Auctioneer with hammer during auction.

Top tips for buying at auction.

04 Mar 2024 | 6 min

Whether it’s for the buzz of bagging a bargain or the relief that no one can come in and gazump you after the hammer has fallen, thousands of bidders throughout the UK bid at auction each month, either in person or online, on a range of different property types… with many making avoidable mistakes.

We asked our expert auction team for their top tips on how to avoid the common errors that even the most seasoned buyers make.

Always read (and understand) the legal pack

When we first started talking about the biggest mistakes that our team had seen, one reoccurring winner emerged; bidders simply don’t read the legal pack.

‘But I didn’t know the house was in a flood zone’ – it was in the legal pack.

‘I didn’t know about the outstanding debts on the property’ – it was in the legal pack.

Essentially, the legal pack is a set of documents prepared by the seller’s solicitor containing all the essential information about the property. It will be available freely to download via the auction’s website, and, if you register with Essential Information Group (EIG), you can get notifications if the pack on your chosen property changes before the auction – even on the day!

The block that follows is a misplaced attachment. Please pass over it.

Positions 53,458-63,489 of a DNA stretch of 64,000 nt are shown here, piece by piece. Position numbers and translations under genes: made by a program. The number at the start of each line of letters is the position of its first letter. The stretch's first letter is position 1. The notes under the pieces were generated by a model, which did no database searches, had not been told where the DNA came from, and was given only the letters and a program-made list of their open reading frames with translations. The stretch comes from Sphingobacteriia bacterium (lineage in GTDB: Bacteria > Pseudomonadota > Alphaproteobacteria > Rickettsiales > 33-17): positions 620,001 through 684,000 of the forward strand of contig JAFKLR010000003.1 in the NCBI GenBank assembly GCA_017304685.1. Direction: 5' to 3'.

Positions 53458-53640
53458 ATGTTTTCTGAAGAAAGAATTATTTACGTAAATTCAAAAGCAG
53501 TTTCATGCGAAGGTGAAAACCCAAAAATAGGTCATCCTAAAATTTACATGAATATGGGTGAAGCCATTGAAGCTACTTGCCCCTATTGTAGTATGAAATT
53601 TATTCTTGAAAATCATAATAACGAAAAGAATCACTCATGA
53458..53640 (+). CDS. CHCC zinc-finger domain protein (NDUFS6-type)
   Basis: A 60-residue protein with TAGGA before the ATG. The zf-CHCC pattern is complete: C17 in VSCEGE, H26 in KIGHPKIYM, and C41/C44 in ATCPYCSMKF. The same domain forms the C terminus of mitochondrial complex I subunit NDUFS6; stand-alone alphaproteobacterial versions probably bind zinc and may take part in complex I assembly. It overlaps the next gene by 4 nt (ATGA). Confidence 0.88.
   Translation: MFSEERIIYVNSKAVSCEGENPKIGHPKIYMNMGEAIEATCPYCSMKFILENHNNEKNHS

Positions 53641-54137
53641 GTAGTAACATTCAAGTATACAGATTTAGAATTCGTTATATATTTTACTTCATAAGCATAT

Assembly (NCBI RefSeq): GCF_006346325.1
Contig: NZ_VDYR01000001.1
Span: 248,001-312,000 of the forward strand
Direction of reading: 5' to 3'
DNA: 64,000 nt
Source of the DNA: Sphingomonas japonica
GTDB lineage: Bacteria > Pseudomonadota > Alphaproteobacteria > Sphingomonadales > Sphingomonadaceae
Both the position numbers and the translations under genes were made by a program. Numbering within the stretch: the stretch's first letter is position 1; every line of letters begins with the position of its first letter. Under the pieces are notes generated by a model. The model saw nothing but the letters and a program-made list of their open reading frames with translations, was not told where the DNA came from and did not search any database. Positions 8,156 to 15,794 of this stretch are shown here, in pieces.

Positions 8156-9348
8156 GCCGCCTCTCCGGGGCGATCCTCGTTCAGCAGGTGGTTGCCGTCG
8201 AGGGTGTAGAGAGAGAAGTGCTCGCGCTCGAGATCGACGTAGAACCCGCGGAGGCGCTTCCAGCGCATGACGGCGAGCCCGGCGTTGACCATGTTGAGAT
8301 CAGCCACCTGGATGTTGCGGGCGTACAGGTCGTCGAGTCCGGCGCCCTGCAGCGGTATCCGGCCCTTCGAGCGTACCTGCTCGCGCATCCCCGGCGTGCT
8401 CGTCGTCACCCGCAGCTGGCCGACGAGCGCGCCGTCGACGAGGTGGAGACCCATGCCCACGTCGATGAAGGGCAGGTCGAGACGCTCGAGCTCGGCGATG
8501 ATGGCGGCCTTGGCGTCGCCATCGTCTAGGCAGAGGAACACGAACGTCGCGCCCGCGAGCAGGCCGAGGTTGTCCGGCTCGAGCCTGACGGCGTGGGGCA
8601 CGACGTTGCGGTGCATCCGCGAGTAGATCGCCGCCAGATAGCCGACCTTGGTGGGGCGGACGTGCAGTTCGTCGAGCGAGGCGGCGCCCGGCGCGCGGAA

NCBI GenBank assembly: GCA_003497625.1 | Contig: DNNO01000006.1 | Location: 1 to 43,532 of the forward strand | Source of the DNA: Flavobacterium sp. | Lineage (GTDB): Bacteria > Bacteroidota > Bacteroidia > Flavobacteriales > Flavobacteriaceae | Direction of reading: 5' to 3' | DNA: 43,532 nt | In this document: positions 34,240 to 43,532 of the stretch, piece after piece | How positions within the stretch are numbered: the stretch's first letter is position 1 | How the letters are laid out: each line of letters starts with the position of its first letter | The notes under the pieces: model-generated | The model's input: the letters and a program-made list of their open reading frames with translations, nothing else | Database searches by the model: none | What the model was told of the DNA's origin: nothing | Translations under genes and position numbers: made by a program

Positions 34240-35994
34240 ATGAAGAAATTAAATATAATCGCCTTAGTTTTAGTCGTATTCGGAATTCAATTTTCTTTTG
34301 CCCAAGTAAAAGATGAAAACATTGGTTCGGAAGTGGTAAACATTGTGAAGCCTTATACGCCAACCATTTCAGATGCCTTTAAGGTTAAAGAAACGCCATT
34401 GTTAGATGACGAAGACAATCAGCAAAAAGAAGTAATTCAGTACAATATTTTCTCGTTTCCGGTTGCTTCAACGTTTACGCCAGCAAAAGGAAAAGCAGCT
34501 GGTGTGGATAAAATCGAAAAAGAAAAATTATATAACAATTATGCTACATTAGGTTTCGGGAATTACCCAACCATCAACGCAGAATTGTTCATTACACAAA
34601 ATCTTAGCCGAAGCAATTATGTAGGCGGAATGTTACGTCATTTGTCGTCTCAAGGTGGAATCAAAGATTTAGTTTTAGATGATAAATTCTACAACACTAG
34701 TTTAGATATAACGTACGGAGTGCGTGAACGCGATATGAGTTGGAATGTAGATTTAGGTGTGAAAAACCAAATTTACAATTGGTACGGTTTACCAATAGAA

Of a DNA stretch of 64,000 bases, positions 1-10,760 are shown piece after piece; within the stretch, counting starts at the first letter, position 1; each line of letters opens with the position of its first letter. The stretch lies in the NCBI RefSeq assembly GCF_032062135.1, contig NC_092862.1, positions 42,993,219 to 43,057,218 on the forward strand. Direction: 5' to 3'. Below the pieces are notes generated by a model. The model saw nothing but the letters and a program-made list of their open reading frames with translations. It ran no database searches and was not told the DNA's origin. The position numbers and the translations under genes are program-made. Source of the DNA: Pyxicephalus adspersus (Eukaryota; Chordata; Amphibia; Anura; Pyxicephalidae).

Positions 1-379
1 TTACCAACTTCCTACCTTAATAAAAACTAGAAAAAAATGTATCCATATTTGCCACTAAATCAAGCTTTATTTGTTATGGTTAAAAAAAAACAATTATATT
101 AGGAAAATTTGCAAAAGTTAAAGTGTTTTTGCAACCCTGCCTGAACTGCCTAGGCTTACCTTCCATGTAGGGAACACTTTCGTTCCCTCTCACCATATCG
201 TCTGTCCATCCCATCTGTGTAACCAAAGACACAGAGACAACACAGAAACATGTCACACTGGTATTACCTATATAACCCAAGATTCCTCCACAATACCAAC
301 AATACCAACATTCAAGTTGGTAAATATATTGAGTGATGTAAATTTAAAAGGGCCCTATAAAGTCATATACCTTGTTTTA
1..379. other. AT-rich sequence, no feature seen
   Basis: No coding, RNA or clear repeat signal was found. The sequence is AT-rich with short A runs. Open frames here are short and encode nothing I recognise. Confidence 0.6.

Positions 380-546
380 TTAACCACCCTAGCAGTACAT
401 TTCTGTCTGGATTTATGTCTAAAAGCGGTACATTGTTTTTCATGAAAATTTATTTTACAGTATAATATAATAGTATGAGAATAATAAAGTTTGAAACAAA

Director of Auction Finance at Together, Scott Hendry, points out that, “It’s really important that you understand the legal pack. If there’s anything in it that you may be not 100% confident about, you’re always more than welcome to get your own solicitor to have a look and review. Definitely ensure that you read and review the special conditions of sale, included in the pack, as this contains a variety of important information – in particular any aspects that may see you incur additional costs. If the legal pack is not available, you should certainly consider not buying the property as this could be a red flag.”

Here’s what to look out for in the legal pack.

Find a solicitor who is familiar with auctions

It’s vital that the solicitor you use knows that you’ve got a quick completion period, whether that’s seven, 14 or 28 days. They need the experience and capability to work to those timescales.

Your solicitor should also be Solicitors Regulation Authority (SRA) regulated, and aware they will act as dual representation in most purchases. With that in mind, make sure that you speak to your solicitor to clearly convey your requirements and to ensure that the process is streamlined from beginning to end.

Keep calm